University College Berkeley in California has been hit by a second data breach in less than a year.
The San Francisco Chronicle reported that the university notified 493 applicants to its Graduate School of Journalism that a website hacker may have had access to their social security numbers and birthdates.
University officials discovered the problem in early July after noticing someone bragging on a hackers' website about accessing the journalism school site. Letters went out on Tuesday to those who applied to the journalism school between September 2007 and May 2009, said university officials, who emphasised that there is no evidence that any personal information was stolen or even viewed.
Shelton Waggener, UC Berkeley's associate vice chancellor for information technology, said: “We know that even the possibility of having data accessed by a computer hacker is disturbing, and the campus regrets that this incident has occurred.”
Around 160,000 students and university employees were notified of a breach at the university in May, when hackers broke into restricted computer databases in the campus health-services centre. In that incident the server breach began on 9th October last year and continued until 9th April, when administrators performing maintenance identified messages left by the hackers.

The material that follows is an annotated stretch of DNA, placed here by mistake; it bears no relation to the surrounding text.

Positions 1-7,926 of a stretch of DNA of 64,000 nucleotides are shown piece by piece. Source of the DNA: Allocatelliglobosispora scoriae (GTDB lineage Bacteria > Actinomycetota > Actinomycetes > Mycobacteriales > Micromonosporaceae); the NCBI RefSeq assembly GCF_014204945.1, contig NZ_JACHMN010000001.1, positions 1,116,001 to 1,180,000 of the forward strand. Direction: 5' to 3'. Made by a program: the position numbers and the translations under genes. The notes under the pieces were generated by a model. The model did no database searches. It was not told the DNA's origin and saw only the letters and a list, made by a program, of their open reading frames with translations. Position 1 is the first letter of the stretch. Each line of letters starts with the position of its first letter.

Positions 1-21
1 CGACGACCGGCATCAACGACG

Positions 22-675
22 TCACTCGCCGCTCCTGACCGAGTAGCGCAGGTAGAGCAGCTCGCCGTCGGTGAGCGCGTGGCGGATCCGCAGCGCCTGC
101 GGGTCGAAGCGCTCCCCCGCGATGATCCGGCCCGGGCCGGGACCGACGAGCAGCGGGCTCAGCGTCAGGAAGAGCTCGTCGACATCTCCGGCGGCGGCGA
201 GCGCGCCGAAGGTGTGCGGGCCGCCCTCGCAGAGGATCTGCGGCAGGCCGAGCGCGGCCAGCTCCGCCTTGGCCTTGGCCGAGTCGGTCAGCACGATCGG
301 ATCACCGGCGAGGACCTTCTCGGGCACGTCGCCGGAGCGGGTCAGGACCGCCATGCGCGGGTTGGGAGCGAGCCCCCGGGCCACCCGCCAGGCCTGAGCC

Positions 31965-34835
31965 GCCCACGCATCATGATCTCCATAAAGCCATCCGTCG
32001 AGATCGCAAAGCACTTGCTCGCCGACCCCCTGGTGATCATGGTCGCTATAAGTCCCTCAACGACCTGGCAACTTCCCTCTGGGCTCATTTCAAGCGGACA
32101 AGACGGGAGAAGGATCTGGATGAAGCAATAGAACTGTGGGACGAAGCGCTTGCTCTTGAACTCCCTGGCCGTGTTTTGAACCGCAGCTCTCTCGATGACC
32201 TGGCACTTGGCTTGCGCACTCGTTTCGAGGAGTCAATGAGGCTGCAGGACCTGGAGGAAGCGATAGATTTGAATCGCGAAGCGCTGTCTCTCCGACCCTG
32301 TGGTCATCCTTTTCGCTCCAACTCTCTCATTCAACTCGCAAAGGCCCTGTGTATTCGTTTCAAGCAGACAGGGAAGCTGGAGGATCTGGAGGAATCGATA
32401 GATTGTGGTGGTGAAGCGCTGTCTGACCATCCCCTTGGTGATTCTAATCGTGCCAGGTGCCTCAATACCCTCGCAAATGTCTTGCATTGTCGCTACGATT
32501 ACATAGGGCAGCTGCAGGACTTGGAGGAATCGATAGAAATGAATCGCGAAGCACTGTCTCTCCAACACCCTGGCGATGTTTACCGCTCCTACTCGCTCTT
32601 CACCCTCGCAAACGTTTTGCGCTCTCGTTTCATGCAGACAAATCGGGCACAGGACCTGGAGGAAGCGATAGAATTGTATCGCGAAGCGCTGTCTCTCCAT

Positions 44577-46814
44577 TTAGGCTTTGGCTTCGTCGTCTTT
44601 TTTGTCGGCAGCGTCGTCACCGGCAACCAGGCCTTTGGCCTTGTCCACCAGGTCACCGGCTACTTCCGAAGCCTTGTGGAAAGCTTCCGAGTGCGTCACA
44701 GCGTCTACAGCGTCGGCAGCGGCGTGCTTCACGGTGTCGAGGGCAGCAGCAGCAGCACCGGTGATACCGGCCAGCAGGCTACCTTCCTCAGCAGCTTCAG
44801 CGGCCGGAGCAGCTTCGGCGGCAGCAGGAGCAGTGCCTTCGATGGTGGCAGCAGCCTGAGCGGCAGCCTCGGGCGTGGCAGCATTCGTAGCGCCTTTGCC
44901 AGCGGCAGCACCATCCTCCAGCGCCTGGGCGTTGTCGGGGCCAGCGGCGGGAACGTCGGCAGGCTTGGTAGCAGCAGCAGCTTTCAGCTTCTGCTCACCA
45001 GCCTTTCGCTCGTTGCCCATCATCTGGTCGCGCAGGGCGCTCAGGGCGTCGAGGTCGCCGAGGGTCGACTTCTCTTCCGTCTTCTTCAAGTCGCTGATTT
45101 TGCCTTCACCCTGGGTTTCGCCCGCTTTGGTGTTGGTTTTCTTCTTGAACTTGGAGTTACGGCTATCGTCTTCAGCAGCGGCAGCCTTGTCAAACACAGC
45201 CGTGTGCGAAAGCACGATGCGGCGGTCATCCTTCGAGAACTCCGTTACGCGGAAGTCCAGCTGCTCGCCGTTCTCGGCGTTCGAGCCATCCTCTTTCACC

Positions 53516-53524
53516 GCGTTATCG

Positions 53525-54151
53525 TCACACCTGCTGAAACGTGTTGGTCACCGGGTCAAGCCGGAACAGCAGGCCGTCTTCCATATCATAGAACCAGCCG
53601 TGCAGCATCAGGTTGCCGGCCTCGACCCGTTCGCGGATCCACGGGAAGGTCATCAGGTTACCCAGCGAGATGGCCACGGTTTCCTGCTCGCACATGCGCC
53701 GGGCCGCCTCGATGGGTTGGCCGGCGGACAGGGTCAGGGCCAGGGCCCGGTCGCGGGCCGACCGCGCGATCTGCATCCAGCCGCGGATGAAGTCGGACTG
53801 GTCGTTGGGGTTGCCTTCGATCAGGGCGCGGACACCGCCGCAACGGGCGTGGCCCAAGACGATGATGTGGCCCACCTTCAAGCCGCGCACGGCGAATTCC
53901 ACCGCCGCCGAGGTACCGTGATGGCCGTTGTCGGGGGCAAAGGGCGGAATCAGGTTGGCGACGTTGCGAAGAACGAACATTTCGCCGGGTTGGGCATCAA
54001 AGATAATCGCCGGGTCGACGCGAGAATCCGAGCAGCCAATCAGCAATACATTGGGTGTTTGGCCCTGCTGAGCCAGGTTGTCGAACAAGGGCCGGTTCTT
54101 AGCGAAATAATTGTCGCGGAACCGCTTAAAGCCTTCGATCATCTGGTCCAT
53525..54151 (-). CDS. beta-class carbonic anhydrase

Steve Moyle, co-founder and CTO at Secerno, said: “These two attacks point to the attraction that universities hold for hackers. Every university requires personal data as part of the application process, and hackers know that these locations guarantee some amount of valuable data. Unlike financial services companies or many retailers, universities lack the most sophisticated data protection measures. They also do not have compliance standards for data housing, making them uniquely attractive to hackers.
“We have entered a world in which personal data is always at risk from hackers who will grab and sell it for profit. Retailers and financial institutions have felt the pain of protection in this environment, and they have the latest technology as well as compliance measures for protection. What will universities do, since they do not have the same financial resources?”